Charlotte Smith: Yeah. So I felt like there was a few years of figuring out what my zone of genius was, because when I was working in the law practice, I guess you only know a few things about yourself. And as I was working as a lawyer, I write a food blog. It was one of the number one UK paleo food blogs. And so I was kind of experimenting with social media. I was experimenting with website development and those kind of things, all self-taught.
Alay Yajnik: No wonder you were working until 3:00 in the morning!
Charlotte Smith: Yeah, I like to do a lot of stuff and pack things into my schedule. It’s certainly a personality trait which could be considered a superpower in some ways, but then also can be the albatross around your neck as well when you have a lot of drive because we sometimes forget to hit pause. But yeah. So I think that is important to experiment and try different things so that you can start to understand what you are good at. But like, if I look back at my career right now, creativity is a strong point for me as a child, I was really into art. Landing in a creative agency, all of the digital marketing piece: that falls within creativity for me and human performance and organizational performance. That is music to my ears. It makes my heart sing. And this is why I do the work that I do right now. And it’s also why I ended up in employment law, because that is very much a focus. So you can – if you are able to hit pause and look back at your career – there are common threads. There are things that you have been drawn to. And actually we can trace this back to being children. I always remember as well, probably being around like 15, 16, and I was kind of interested in reading self-help books and business coaching books, which is kind of a weird thing for a 15, 16 year old to be doing. But I was drawn to that. I was interested in that. And so I didn’t know it at the time. But years later, it all comes together to form my career path and who I really am as an individual as well.
Alay Yajnik: I can see how that how that all comes together in the process you went through. Discovering your zone of genius is not an easy task and it takes time. And clearly, you’ve got a lot of experience taking people on that journey. I like to joke to people, “I’m really only good at two things: building businesses and developing people. But that is now what I do full time, all the time.” And it makes a big difference when you love the work you do, when you’re engaged in it and when you’re really good at it. So, you know, as someone who’s gone through the journey that you have and now you’re an executive coach, how do you help lawyers advance in their legal careers knowing that some of them may just not want to be a lawyer and others do?
Charlotte Smith: Yeah, so there’s a number of paths that clients decide to go down, and sometimes it is pivoting out of law entirely. However, the majority of my clients want to stay in the law and typically they will come to me when they are feeling overloaded. And that’s really common. It’s a huge issue for lawyers across the globe and the American Bar Association statistics, the UK Law Society statistics, they back this up. And so what I help them to do firstly is to manage their calendar so they can unburden and that they can actually create space to figure out what their next step is. Because when we’re overloaded, it’s really difficult to have any form of clarity or space to think. So that has to be the first step. And then what I do is I help them create clarity around what their vision is and what they actually want, not what their parents want, not what they…you know.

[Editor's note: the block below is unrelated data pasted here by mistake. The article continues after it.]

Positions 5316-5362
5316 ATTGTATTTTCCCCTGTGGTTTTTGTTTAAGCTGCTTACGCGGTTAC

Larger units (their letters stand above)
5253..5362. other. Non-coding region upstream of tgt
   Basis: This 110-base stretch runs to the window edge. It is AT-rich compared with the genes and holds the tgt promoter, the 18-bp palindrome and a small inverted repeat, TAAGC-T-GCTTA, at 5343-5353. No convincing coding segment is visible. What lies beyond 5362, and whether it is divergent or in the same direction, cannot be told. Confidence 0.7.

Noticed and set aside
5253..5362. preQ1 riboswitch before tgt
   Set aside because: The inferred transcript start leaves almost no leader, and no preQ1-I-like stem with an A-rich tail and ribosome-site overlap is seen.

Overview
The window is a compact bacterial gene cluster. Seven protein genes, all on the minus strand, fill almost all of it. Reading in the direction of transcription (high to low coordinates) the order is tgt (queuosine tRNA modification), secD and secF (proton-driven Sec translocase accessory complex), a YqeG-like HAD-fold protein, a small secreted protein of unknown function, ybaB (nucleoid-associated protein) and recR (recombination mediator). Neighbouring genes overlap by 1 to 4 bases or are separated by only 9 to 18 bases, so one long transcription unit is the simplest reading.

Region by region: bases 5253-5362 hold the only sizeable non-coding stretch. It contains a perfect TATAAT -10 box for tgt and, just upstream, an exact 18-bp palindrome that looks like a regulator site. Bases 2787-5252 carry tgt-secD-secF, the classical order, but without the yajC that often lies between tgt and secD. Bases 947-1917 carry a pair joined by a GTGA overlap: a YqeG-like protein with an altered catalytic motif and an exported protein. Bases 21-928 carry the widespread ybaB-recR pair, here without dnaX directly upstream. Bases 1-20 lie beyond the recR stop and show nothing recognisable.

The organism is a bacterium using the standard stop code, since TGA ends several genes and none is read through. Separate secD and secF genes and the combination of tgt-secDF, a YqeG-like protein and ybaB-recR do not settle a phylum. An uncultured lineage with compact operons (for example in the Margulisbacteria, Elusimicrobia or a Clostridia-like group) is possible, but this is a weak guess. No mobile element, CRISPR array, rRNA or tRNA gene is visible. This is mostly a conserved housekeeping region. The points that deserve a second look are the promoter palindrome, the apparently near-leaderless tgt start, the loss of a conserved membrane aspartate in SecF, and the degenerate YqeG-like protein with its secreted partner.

Alay Yajnik: The thing you mentioned earlier about when you have too much going on that you’re really over-scheduled, it’s hard to think clearly. It’s almost like a form of PTSD, post-traumatic stress disorder. It builds up over time and it can really impact someone’s decision making. And not only their performance at work, but their performance at home and then their decision-making gets compromised. It is definitely a real thing for sure. And I think that’s probably something that all of us that work with lawyers, that is one of the the top symptoms of someone that we’re working with is they have a lot going on and they’re just overloaded and overstressed. To your point, lawyers and doctors, it’s always a challenge between the two professions. They go back and forth about who has the greatest incidences of mental illness in their profession. And I think right now, lawyers are currently number one in the United States of America. So that’s not a great distinction to have. And so tell us a little bit about how you address those issues with them.
Charlotte Smith: Yeah, and it’s so sad that really this is a problem and it’s a global problem. And it seems like it has been like this for a long time. And it’s interesting because when you look at some of the different industries and certainly in the Bay Area and people work really hard and people have high stress jobs for sure. However, the legal sector does not always embrace productivity and project management and some of the the tools that tech companies use in order to create more balance and a more efficient way of working. So what I really believe is that it does not have to be this way. We do not have to kill ourselves working. And in order to be successful and to have a successful law practice, to be a successful lawyer, you do not have to kill yourself working all the hours that God sends. We can create systems to be able to work more efficiently, more productively, and we can utilize legal tech to increase our productivity as well as so many different things that we can do to tackle this. And I think mindset is a big thing as well. And I can I can kind of like dive into that. I can talk for hours on this topic.